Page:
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NHS70: ‘If the NHS is to last another 70 years, the government needs to show migrants they are welcome’

PUBLISHED: 10:05 05 July 2018 | UPDATED: 10:13 05 July 2018

Joan Pons Laplana at the start of his career. Photo: Joan Pons Laplana

Joan Pons Laplana at the start of his career. Photo: Joan Pons Laplana

Joan Pons Laplana

A Norfolk nurse has praised the “vital role in the construction of the NHS” migrants have played since its inception in 1948.

The Theresa May Anti-Brexit Float in Norwich. Joan Pons Laplana, a Spanish nurse who has lived and worked in England for the past 17 years. Picture : ANTONY KELLYThe Theresa May Anti-Brexit Float in Norwich. Joan Pons Laplana, a Spanish nurse who has lived and worked in England for the past 17 years. Picture : ANTONY KELLY

A Norfolk nurse has praised the “vital role in the construction of the NHS” migrants have played since its inception in 1948.

Joan Pons Laplana, a nurse at the James Paget Hospital in Gorleston, spoke out today to coincide with the NHS’ 70th anniversary.

Mr Laplana, who is the Journal Of Nursing’s Nurse of the Year 2018, said: “The NHS would not have been possible without the contribution of migrants”.

Writing for the Metro, he said a lot of Indian, Filipino and European doctors and nurses have come to the UK.

He said: “The NHS is now one of the most multicultural organisations in the world with over 200 nationalities working alongside each other. It’s this diversity that helps to make the NHS one of the best health systems in the world.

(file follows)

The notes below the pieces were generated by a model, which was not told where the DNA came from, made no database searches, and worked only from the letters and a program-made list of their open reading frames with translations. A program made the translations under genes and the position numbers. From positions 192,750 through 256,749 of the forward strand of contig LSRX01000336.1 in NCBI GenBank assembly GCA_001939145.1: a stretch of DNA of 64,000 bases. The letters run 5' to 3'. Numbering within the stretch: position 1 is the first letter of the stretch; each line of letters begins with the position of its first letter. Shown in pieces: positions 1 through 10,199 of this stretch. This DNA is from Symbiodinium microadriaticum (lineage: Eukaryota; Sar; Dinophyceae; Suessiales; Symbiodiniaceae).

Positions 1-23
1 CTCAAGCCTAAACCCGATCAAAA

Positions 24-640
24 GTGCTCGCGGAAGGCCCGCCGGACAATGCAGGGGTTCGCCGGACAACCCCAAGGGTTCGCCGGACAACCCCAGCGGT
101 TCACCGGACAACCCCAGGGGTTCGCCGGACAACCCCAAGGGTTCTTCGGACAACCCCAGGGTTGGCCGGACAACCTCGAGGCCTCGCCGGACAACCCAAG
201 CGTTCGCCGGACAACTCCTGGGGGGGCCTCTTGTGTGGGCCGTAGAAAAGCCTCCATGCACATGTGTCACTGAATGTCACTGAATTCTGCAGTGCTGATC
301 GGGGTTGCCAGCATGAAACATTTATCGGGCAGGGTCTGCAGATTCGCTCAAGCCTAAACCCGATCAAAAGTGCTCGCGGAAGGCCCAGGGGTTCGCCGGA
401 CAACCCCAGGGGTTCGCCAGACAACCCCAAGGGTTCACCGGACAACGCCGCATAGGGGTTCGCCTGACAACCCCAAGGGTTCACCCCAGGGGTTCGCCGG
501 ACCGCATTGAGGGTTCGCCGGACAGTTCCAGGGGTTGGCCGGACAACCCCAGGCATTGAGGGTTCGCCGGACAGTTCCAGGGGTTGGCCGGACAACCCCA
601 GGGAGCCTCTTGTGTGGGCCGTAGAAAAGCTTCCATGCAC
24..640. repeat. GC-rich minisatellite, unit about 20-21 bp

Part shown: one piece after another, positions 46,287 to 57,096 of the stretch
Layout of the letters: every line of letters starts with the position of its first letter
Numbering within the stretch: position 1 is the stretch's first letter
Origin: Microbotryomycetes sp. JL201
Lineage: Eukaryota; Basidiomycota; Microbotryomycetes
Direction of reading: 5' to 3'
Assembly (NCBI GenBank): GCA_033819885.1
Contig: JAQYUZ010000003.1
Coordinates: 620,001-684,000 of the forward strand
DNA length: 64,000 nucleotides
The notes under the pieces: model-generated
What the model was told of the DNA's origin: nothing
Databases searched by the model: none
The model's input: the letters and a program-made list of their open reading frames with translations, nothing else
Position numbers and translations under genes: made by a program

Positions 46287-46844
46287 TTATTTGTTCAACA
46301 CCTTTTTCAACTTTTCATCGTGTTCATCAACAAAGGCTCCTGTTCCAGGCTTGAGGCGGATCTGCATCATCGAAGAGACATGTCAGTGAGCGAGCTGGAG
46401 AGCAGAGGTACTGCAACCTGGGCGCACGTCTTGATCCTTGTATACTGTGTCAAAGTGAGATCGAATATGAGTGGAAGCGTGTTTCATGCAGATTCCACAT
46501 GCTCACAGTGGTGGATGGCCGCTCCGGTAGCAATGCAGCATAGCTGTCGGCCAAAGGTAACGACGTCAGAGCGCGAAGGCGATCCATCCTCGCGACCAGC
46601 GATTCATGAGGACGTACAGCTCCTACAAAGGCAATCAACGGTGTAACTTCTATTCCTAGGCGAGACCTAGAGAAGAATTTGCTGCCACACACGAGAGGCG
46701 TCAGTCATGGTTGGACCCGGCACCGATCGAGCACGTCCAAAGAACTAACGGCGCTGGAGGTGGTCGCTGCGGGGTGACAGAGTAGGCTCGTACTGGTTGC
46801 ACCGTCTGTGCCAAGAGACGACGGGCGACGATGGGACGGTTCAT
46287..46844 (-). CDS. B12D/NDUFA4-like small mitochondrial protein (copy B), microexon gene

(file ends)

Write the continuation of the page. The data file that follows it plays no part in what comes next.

“I am one of those migrants. I came to the UK in 2000 to pursue my dream of becoming a nurse. I landed in Luton on bonfire night with just £50 in my pocket and a suitcase full of hope. I have worked hard for the NHS ever since. In these 18 years, I fell in love here, I married here, I bought my first house here, I had my children here and I fulfilled my dream of being a nurse here. The UK is my home. I always felt it was home.”

But Mr Laplana, who is from Spain, said since Brexit was decided in 2016, he had seen attitudes towards immigrants change.

He said already doctors and nurses who had not been here long had left. And although those like Mr Laplana who have been here longer are not leaving at the moment, he said they were “drawing up exit plans for the near future, when their kids are grown”.

He said: “People started telling me and my fellow EU colleagues: ‘Go back to your country’, and ‘You took our jobs’. I have witnessed other EU citizens being intimidated on trains, and fellow passengers do nothing to stop it. Since Brexit, I am more aware of my accent.”

He added: “After nearly two decades, I no longer feel welcome or valued.”

He said: “If we want the NHS to continue for another 70 years, the government needs to send a signal that migrants are welcome and vital for the economy of our country.”

Mr Laplana regularly blogs for the national press on issues surrounding the NHS and Brexit.

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